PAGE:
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    Quote Originally Posted by Slo-go'en View Post
    I don't know, there are some down sides to that plan. First, SW VA isn't all that easy. Your cutting across the grain of the ridges there. I think it is easier to get your trail legs in GA then it is going north from Damascus. (And just going out for a walk every day for a couple of miles between now and when you leave for the hike will do you wonders)

    Second, you'll be well ahead of the bulk of thru-hikers. This may or may not be a good thing.

    Third, weather might be more of an issue being that much farther north in April, even though you will be at lower elevations than the same time in NC.

    I think a better plan is to start at Springer with everyone else, then skip ahead to New England sometime in middle/late June when it starting to get real hot, then finish up that middle section in the late fall.
    Sounds like this makes good sense. Great advice Slo-go'en

  19. #19
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    Thanks, I really appreciate all your replies. I especially appreciated the fact that nobody at all discouraged me from hitting the trail. Some of my friends have looked at me very strangely and asked if I was sure I would be safe. Recently a 90 year old man was attacked outside the Verizon store right here in my city. He's ok and the 3 crazy women have been caught, but you have to wonder if staying home is all that safe. At least I will be having an adventure. Just can't wait.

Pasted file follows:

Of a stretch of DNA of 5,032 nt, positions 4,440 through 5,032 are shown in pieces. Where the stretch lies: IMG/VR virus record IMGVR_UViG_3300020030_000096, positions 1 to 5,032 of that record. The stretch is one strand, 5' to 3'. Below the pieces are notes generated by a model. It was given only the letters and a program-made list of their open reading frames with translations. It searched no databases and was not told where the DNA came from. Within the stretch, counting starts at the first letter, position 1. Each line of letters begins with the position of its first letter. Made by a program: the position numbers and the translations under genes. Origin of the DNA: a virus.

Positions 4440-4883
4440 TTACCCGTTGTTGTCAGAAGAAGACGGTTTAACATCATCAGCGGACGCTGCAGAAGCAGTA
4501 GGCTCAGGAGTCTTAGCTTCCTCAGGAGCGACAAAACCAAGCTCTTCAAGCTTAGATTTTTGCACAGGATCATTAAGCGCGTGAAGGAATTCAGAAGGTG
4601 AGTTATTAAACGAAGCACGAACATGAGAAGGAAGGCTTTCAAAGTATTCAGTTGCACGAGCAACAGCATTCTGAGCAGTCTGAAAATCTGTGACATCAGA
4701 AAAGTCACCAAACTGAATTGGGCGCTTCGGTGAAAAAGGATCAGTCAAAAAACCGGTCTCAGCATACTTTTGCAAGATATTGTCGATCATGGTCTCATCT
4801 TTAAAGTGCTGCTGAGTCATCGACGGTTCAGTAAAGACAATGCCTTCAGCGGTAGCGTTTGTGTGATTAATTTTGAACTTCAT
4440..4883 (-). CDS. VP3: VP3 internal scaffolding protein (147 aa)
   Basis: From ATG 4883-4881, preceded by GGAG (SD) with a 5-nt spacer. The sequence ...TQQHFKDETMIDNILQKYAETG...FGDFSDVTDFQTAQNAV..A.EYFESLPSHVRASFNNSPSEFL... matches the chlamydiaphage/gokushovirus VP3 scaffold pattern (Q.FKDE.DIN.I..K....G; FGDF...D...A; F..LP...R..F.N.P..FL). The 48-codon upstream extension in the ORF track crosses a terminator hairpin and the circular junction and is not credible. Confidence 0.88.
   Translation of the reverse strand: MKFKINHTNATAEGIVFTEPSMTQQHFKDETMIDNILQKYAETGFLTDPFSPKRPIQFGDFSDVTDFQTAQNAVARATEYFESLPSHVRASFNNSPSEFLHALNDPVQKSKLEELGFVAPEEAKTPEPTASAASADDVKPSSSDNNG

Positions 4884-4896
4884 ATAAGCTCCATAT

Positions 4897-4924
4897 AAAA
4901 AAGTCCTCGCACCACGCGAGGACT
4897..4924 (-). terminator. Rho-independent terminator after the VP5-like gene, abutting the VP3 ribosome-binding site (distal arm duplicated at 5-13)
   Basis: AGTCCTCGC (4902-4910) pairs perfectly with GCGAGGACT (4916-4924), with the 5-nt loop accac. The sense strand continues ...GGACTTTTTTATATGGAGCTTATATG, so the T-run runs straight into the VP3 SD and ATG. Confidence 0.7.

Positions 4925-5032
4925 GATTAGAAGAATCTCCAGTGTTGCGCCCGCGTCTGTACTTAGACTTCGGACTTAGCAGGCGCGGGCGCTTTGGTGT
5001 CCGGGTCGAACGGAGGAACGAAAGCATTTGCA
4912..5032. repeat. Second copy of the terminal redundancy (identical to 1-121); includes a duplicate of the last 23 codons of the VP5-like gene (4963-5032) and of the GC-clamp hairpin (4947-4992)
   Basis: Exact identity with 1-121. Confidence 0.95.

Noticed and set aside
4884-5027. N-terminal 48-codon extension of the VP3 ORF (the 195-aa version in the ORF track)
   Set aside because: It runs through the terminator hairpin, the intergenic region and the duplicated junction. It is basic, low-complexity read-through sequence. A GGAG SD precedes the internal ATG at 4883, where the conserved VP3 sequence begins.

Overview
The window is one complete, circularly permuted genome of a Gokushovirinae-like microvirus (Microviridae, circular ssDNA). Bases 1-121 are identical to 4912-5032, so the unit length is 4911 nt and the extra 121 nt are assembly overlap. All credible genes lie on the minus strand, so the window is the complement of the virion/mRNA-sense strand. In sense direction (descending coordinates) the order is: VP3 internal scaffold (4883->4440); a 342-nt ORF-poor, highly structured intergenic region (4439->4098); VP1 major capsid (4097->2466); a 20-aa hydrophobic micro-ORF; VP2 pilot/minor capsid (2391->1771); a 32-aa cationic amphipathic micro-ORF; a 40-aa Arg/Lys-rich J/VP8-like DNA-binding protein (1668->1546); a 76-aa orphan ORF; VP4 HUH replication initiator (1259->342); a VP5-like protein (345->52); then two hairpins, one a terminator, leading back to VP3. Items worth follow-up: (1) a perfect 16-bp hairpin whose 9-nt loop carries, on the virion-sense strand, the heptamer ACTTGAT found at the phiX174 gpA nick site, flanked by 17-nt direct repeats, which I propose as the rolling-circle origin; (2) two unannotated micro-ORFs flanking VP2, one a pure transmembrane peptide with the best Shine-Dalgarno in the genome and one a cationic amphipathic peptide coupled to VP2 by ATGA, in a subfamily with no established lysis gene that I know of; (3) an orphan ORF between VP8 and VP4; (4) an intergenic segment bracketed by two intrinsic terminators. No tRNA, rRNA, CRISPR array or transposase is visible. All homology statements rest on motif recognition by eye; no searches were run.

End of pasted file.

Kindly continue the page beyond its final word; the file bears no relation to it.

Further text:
20. #20

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    Wonderful idea hwh. Just don't start too soon unless you like sitting in a hostel/hotel/motel waiting for snow to melt. I think there are a fair number of hopeful thruhikers who start too early at the southern terminus and spend too much time and money waiting out bad weather, especially in the Smokies. I suspect also that some of these folks, who have the drive and stamina to complete a thru run out of money and have to leave the Trail.
    As I live, declares the Lord God, I take no pleasure in the death of the wicked, but rather that the wicked turn back from his way and live. Ezekiel 33:11